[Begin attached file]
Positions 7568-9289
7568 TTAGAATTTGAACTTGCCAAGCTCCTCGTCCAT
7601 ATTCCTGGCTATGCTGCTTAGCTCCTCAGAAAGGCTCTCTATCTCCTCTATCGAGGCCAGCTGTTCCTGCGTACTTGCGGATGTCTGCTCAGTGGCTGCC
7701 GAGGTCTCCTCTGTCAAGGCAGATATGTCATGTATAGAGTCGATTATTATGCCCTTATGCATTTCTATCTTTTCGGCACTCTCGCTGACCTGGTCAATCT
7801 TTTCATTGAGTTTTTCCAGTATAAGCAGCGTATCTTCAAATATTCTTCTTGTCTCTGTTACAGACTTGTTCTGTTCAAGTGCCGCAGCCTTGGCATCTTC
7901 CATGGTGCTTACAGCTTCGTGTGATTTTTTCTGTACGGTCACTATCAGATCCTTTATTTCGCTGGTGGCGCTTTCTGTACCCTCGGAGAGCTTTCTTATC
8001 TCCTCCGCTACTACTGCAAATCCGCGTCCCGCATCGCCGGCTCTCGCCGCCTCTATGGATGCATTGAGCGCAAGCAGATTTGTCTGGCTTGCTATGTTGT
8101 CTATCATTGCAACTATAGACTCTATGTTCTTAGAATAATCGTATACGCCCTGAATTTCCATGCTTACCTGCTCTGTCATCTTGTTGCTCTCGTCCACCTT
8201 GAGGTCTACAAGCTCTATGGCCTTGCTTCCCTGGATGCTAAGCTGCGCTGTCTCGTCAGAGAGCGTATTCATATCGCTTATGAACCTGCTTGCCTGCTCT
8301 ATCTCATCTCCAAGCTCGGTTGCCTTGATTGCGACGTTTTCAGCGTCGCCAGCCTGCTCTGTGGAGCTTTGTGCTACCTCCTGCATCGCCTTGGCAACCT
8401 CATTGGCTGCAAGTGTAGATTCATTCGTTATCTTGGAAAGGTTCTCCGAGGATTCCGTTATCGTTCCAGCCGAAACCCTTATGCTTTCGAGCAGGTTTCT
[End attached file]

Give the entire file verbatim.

Positions 7568-9289
7568 TTAGAATTTGAACTTGCCAAGCTCCTCGTCCAT
7601 ATTCCTGGCTATGCTGCTTAGCTCCTCAGAAAGGCTCTCTATCTCCTCTATCGAGGCCAGCTGTTCCTGCGTACTTGCGGATGTCTGCTCAGTGGCTGCC
7701 GAGGTCTCCTCTGTCAAGGCAGATATGTCATGTATAGAGTCGATTATTATGCCCTTATGCATTTCTATCTTTTCGGCACTCTCGCTGACCTGGTCAATCT
7801 TTTCATTGAGTTTTTCCAGTATAAGCAGCGTATCTTCAAATATTCTTCTTGTCTCTGTTACAGACTTGTTCTGTTCAAGTGCCGCAGCCTTGGCATCTTC
7901 CATGGTGCTTACAGCTTCGTGTGATTTTTTCTGTACGGTCACTATCAGATCCTTTATTTCGCTGGTGGCGCTTTCTGTACCCTCGGAGAGCTTTCTTATC
8001 TCCTCCGCTACTACTGCAAATCCGCGTCCCGCATCGCCGGCTCTCGCCGCCTCTATGGATGCATTGAGCGCAAGCAGATTTGTCTGGCTTGCTATGTTGT
8101 CTATCATTGCAACTATAGACTCTATGTTCTTAGAATAATCGTATACGCCCTGAATTTCCATGCTTACCTGCTCTGTCATCTTGTTGCTCTCGTCCACCTT
8201 GAGGTCTACAAGCTCTATGGCCTTGCTTCCCTGGATGCTAAGCTGCGCTGTCTCGTCAGAGAGCGTATTCATATCGCTTATGAACCTGCTTGCCTGCTCT
8301 ATCTCATCTCCAAGCTCGGTTGCCTTGATTGCGACGTTTTCAGCGTCGCCAGCCTGCTCTGTGGAGCTTTGTGCTACCTCCTGCATCGCCTTGGCAACCT
8401 CATTGGCTGCAAGTGTAGATTCATTCGTTATCTTGGAAAGGTTCTCCGAGGATTCCGTTATCGTTCCAGCCGAAACCCTTATGCTTTCGAGCAGGTTTCT